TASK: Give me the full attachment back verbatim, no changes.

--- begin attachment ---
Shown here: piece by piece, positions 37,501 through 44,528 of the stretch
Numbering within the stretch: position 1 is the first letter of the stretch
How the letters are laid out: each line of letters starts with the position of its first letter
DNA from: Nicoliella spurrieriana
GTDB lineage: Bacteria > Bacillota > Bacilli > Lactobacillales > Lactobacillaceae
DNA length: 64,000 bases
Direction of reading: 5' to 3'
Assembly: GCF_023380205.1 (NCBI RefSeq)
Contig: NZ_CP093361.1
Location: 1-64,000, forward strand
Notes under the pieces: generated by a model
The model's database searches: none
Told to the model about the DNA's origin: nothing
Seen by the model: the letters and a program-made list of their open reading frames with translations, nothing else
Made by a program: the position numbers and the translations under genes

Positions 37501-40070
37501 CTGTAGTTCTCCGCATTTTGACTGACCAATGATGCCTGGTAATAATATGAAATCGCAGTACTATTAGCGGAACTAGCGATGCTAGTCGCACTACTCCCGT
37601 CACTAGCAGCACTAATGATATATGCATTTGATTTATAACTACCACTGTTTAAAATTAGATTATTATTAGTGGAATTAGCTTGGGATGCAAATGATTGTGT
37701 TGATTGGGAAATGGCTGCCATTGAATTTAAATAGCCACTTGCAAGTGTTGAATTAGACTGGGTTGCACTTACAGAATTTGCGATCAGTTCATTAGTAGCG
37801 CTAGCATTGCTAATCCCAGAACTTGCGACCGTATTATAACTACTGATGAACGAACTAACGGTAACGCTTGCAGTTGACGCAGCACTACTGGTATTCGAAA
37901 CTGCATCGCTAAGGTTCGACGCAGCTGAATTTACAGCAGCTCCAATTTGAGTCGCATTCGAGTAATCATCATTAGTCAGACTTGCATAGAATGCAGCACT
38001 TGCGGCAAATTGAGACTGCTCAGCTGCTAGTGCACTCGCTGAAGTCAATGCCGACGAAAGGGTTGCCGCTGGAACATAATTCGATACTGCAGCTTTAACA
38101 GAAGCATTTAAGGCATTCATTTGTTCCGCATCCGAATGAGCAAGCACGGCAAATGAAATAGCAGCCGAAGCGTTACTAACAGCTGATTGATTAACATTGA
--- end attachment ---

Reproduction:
Shown here: piece by piece, positions 37,501 through 44,528 of the stretch
Numbering within the stretch: position 1 is the first letter of the stretch
How the letters are laid out: each line of letters starts with the position of its first letter
DNA from: Nicoliella spurrieriana
GTDB lineage: Bacteria > Bacillota > Bacilli > Lactobacillales > Lactobacillaceae
DNA length: 64,000 bases
Direction of reading: 5' to 3'
Assembly: GCF_023380205.1 (NCBI RefSeq)
Contig: NZ_CP093361.1
Location: 1-64,000, forward strand
Notes under the pieces: generated by a model
The model's database searches: none
Told to the model about the DNA's origin: nothing
Seen by the model: the letters and a program-made list of their open reading frames with translations, nothing else
Made by a program: the position numbers and the translations under genes

Positions 37501-40070
37501 CTGTAGTTCTCCGCATTTTGACTGACCAATGATGCCTGGTAATAATATGAAATCGCAGTACTATTAGCGGAACTAGCGATGCTAGTCGCACTACTCCCGT
37601 CACTAGCAGCACTAATGATATATGCATTTGATTTATAACTACCACTGTTTAAAATTAGATTATTATTAGTGGAATTAGCTTGGGATGCAAATGATTGTGT
37701 TGATTGGGAAATGGCTGCCATTGAATTTAAATAGCCACTTGCAAGTGTTGAATTAGACTGGGTTGCACTTACAGAATTTGCGATCAGTTCATTAGTAGCG
37801 CTAGCATTGCTAATCCCAGAACTTGCGACCGTATTATAACTACTGATGAACGAACTAACGGTAACGCTTGCAGTTGACGCAGCACTACTGGTATTCGAAA
37901 CTGCATCGCTAAGGTTCGACGCAGCTGAATTTACAGCAGCTCCAATTTGAGTCGCATTCGAGTAATCATCATTAGTCAGACTTGCATAGAATGCAGCACT
38001 TGCGGCAAATTGAGACTGCTCAGCTGCTAGTGCACTCGCTGAAGTCAATGCCGACGAAAGGGTTGCCGCTGGAACATAATTCGATACTGCAGCTTTAACA
38101 GAAGCATTTAAGGCATTCATTTGTTCCGCATCCGAATGAGCAAGCACGGCAAATGAAATAGCAGCCGAAGCGTTACTAACAGCTGATTGATTAACATTGA